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Tuesday, Dec. 6, 2016
Post Election AnalysisPosted Thursday, November 8, 2012, at 4:03 PM
Over three years ago on this blog (actually it was my other blog on here) I wrote about my belief that the modern Republican Party looked to be fading away into one of the parties of the past. I have changed my mind on that to an extent.
While the Republican Party is still a viable and strong political party at the state level the national party is, simply put, in shambles.
One only needs to look at the last four elections to see the trend. In the 2000 and 2004 elections Latino support for George W. Bush was relatively high, mostly because of his stance on immigration which was similar to the stance of Democrats. Since that time the Republican Party has taken a much tougher stance on immigration (both candidates of the Republican Party in 2008 and 2012 favored the tougher stances). In both elections that was met with Latinos voting for Obama.
Latinos are not the only group that Republicans have to worry about going on from here. Over the last four years they have managed to alienate the African-American voting block, the Asian voting block, the women voting block, the LGBT voting block, and young voting block. It should be telling that the only voting block that Romney won (when looking at age and race) were white Americans aged 49 and up. He lost every other single category. Romney won (with about 7%) men but the majority of that voting block was the older white males.
There is a very serious disconnect between the national Republican voter and the American population. I wondered, on Facebook, before Hurricane Sandy made landfall whether or not this would be the October surprise. National Republicans tend to think that Sandy threw Romney off his momentum. But those who look at averages and trend lines (yes I am one of them) knew that Romney's momentum had actually stopped shortly after the Vice-Presidential debate.
The national Republican Party has a serious issue. Instead of looking inward at themselves as to why they lost what should have been a cake walk Presidential election they are blaming anyone and anything outside the party for their loss. That is extremely short sighted on their part.
If they can not figure out a way to play to the minority groups in this country they are looking at very possibly losing not only the 2016 election but several elections into the future.
I am not suggesting that they should completely abandon all of their social causes and beliefs but they need to figure out a way to convince voters that their views are the correct ones without looking like wingnuts.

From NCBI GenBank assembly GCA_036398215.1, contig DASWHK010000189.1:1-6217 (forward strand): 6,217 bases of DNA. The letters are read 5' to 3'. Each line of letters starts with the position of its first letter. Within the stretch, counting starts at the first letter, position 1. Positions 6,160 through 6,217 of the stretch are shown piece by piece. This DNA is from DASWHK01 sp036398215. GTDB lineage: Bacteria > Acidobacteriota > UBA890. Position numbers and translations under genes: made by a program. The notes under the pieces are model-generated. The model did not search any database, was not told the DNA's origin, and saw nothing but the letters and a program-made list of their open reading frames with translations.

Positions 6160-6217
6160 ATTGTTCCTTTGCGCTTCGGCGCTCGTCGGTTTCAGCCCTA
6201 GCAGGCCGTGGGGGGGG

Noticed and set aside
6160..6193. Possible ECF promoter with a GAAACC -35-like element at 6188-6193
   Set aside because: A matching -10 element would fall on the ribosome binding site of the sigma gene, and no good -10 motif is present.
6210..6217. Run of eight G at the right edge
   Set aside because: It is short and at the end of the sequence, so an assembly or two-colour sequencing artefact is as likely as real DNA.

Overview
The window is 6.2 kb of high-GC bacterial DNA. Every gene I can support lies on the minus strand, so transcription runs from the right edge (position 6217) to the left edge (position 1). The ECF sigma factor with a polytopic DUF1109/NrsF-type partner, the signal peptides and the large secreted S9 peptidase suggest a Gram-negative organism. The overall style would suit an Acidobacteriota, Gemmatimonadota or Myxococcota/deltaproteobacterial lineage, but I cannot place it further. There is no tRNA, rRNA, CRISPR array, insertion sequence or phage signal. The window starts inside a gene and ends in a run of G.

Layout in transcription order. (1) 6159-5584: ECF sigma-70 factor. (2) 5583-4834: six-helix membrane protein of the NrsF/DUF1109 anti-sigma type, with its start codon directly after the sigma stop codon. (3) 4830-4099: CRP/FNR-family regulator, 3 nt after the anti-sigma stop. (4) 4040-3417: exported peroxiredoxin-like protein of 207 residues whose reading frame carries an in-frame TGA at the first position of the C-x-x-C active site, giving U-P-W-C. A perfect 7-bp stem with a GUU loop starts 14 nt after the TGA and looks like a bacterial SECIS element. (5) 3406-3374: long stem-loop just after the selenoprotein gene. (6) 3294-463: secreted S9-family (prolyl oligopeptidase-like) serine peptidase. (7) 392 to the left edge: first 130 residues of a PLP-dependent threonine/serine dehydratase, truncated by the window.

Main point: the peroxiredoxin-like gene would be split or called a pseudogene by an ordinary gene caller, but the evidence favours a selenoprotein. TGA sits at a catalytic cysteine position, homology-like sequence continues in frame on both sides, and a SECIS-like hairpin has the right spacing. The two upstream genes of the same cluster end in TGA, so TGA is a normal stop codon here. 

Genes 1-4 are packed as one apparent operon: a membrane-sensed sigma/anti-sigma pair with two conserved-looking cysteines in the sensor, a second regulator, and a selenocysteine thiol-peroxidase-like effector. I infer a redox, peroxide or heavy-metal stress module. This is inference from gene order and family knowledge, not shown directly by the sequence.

Case in point. During this year's run up to the election, five different Republicans voiced their opinions concerning rape and abortion. The common thread for all of them was that even in cases of rape women should not be allowed to have abortions. All five candidates lost their races. Two of them, Akin in Missouri and Mourdock in Indiana, were in races long considered to be easy pick ups for the Republicans. Both candidates lost by large numbers.
The Tea Party contingent of the Republican Party lost all but one of it's candidates this election, with Michelle Bachmann barely holding up in a strong Republican leaning district.
The one thing that should be noted about election day. Every time one of the Obama campaign staffers was interviewed they were confident. They knew they had the numbers from a very early point. The Romney team, however, were hopeful. The Obama campaign could possibly one of the best teams ever assembled. They took a president that hovered around fifty percent approval, weak but improving employment numbers and guided him to a victory.
The bottom line here is Obama should not have won this election or at the very least should have won by very few electoral votes. Instead he won by a landslide (Remember that Karl Rove predicted a landslide for Romney with 325 Electoral Votes and
As I stated several times in many blogs I never thought publicly that this was going to be a close election (privately, however, I had let myself believe the media theme that it was not only going to be close but there was a high likelihood that Obama would win the Electoral College while Romney would win the overall). The averages and trend lines just did not support that media claim. In the end, one of the most lambasted and raked over people, Nate Silver, got it 100% correct. He missed one race this year. He picked the Republicans to win the House seat in North Dakota (92.5% probability) and the Democratic candidate ended up winning.
Now, of course, it is time to move onto the next presidential election in 2016. The two front
As an aside I would very much like to pat myself on the back for correctly saying that Obama would get 332 Electoral Votes (of course I am assuming that Obama will win Florida).
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